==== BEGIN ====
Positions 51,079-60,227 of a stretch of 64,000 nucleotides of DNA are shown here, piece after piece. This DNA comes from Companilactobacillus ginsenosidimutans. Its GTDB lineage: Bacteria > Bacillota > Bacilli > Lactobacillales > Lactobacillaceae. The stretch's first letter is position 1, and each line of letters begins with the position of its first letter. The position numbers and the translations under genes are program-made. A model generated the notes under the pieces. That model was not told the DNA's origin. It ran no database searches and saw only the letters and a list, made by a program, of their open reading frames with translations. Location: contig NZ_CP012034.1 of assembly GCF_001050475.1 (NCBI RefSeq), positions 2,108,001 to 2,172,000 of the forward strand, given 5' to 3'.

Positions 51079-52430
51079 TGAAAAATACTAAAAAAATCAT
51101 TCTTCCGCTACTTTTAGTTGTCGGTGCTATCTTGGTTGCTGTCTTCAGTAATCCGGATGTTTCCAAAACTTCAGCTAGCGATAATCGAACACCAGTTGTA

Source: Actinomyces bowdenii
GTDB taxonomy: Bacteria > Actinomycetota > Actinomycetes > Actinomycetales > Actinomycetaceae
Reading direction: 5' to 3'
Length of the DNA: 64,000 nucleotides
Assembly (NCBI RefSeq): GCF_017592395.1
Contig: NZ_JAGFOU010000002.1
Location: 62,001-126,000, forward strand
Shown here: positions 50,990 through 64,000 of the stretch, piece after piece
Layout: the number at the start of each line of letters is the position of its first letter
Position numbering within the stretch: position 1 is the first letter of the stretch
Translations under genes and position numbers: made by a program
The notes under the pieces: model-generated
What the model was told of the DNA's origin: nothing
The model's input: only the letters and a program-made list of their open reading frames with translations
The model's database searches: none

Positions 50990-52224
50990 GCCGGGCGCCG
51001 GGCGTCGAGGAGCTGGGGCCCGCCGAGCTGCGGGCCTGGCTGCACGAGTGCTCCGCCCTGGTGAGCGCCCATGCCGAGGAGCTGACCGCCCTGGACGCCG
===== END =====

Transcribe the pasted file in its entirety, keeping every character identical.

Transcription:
Positions 51,079-60,227 of a stretch of 64,000 nucleotides of DNA are shown here, piece after piece. This DNA comes from Companilactobacillus ginsenosidimutans. Its GTDB lineage: Bacteria > Bacillota > Bacilli > Lactobacillales > Lactobacillaceae. The stretch's first letter is position 1, and each line of letters begins with the position of its first letter. The position numbers and the translations under genes are program-made. A model generated the notes under the pieces. That model was not told the DNA's origin. It ran no database searches and saw only the letters and a list, made by a program, of their open reading frames with translations. Location: contig NZ_CP012034.1 of assembly GCF_001050475.1 (NCBI RefSeq), positions 2,108,001 to 2,172,000 of the forward strand, given 5' to 3'.

Positions 51079-52430
51079 TGAAAAATACTAAAAAAATCAT
51101 TCTTCCGCTACTTTTAGTTGTCGGTGCTATCTTGGTTGCTGTCTTCAGTAATCCGGATGTTTCCAAAACTTCAGCTAGCGATAATCGAACACCAGTTGTA

Source: Actinomyces bowdenii
GTDB taxonomy: Bacteria > Actinomycetota > Actinomycetes > Actinomycetales > Actinomycetaceae
Reading direction: 5' to 3'
Length of the DNA: 64,000 nucleotides
Assembly (NCBI RefSeq): GCF_017592395.1
Contig: NZ_JAGFOU010000002.1
Location: 62,001-126,000, forward strand
Shown here: positions 50,990 through 64,000 of the stretch, piece after piece
Layout: the number at the start of each line of letters is the position of its first letter
Position numbering within the stretch: position 1 is the first letter of the stretch
Translations under genes and position numbers: made by a program
The notes under the pieces: model-generated
What the model was told of the DNA's origin: nothing
The model's input: only the letters and a program-made list of their open reading frames with translations
The model's database searches: none

Positions 50990-52224
50990 GCCGGGCGCCG
51001 GGCGTCGAGGAGCTGGGGCCCGCCGAGCTGCGGGCCTGGCTGCACGAGTGCTCCGCCCTGGTGAGCGCCCATGCCGAGGAGCTGACCGCCCTGGACGCCG